The Brazilian Forest Code is widely considered to be one of the world’s most strict environmental laws, owing to its requirement for legal reserves and permanent preservation areas. The Rural Environmental Registry (CAR) is a database that contains information on rural properties and their environmental assets, such as forests, wetlands, and water sources. Through CAR, it is known that 66.3% of the national territory is assigned to the conservation of native vegetation. However, it is even more impressive that 33.2% of the national territory contains native vegetation within rural properties. What it means is an area with native vegetation of approximately 282 million hectares surpassing conservation units and Indigenous lands in terms of conserved forest area. Did you know this data?
Despite these impressive numbers, this article invites readers to consider the sustainability of Brazilian agriculture beyond the conservation of native vegetation. In the current pursuit of enhancing competitiveness in the global market, Brazilian farmers have incorporated science-based practices into their agricultural methods, such as no-till farming and integrated crop-livestock-forestry systems, which are becoming increasingly common in Brazil. Currently, Brazil has more than 33 million hectares of no-till farming and more than 17 million hectares in integrated crop-livestock-forestry systems.
What is the limit of science in providing tools for sustainability in agriculture? Brazilian farmers have not reached this limit yet, as they continue to seek out new ways to improve agricultural sustainability. Precision farming, for instance, has increased in the country and is estimated to be used in at least 64% of the area cultivated with cotton, 34% of soybean, and 14% of sugarcane. This approach allows farmers to respond to temporal and spatial variability to improve agricultural production sustainability.
The use of bio-inputs is another area where Brazilian farmers have taken a leadership role. Biological products, such as microorganisms, are used to improve soil fertility and mainly in pest and disease control as an alternative to chemical inputs. The most remarkable example is the use of inoculants for biological nitrogen fixation in soybean cultivation, which involves using bacteria to extract nitrogen from the atmosphere and transfer it to the plants. This not only sounds great but also saves Brazilian farmers around US$ 17 billion annually by eliminating the need for nitrogen fertilizers. Environmental and economic sustainability go hand in hand in this example.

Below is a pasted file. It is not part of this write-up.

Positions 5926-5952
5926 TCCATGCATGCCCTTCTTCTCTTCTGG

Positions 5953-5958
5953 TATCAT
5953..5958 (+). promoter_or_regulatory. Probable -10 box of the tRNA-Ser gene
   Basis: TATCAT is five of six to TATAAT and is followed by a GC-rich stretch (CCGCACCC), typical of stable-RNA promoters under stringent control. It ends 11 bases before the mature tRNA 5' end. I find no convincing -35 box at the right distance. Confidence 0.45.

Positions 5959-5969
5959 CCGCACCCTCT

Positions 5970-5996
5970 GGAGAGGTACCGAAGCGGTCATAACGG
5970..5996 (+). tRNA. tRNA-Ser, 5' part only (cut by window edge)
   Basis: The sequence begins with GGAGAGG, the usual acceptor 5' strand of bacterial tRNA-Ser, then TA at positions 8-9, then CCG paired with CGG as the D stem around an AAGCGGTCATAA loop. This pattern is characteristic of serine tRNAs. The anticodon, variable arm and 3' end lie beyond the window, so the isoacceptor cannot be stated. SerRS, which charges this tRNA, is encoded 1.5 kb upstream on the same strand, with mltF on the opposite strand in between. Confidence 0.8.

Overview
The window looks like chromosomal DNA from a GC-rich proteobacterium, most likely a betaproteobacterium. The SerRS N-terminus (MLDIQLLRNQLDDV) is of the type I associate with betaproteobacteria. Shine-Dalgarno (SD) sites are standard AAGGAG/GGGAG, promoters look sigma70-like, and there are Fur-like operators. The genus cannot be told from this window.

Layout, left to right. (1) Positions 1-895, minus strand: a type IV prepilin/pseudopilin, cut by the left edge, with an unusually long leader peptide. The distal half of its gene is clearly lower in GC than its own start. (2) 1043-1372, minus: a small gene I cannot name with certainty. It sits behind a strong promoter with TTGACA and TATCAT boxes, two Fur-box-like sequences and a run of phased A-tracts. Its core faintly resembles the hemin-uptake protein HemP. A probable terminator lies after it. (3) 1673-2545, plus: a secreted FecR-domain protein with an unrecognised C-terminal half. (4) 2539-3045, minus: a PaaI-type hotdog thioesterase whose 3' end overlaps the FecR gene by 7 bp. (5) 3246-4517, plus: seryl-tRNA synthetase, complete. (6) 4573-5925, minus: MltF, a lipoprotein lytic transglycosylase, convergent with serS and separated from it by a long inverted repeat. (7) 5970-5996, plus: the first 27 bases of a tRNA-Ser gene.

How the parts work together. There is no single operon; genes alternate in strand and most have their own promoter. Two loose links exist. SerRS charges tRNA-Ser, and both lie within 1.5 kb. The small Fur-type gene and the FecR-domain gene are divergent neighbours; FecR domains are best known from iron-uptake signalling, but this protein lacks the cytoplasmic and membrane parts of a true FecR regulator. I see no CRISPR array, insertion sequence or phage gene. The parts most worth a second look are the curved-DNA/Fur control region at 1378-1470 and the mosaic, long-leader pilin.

Currently, the agribusiness sector not only promotes sustainability through climate-smart agriculture but also through forestry. Brazil has now more than 9 million hectares of planted forests, which results in the sequestration of approximately 1.88 billion tons of CO²eq¹ from the atmosphere.
Moreover, in addition to producing food, fibers, and ecosystem services, the agricultural sector also plays a significant role in generating renewable energy. The biomass of sugarcane and planted forests alone is responsible for approximately 25% of the energy generated in the country. What’s even more remarkable is that the agricultural sector consumes only 5% of the total energy used in Brazil. This is yet another example of how the agricultural sector provides valuable services to society in general.
The cost of environmental services provided by Brazilian agriculture is a crucial factor in accelerating the sector’s sustainable development. Brazil contributes only 2.8% of global greenhouse gas emissions (GEEs), which is much lower than the emissions of developed countries, but the country still maintains one of the most ambitious Nationally Determined Contributions (NDCs) in the Paris Agreement with robust participation from the agricultural sector. Understanding and paying for these services is one of the essential pillars for ensuring the sustainable growth of Brazilian agriculture. Fortunately, Brazilian farmers have already shown their competence in this area, making it all the more achievable. Are you up to helping and paying for it?
Maciel Silva is an agronomist engineer and Deputy Technical Director at the Brazilian Confederation of Agriculture and Livestock (CNA).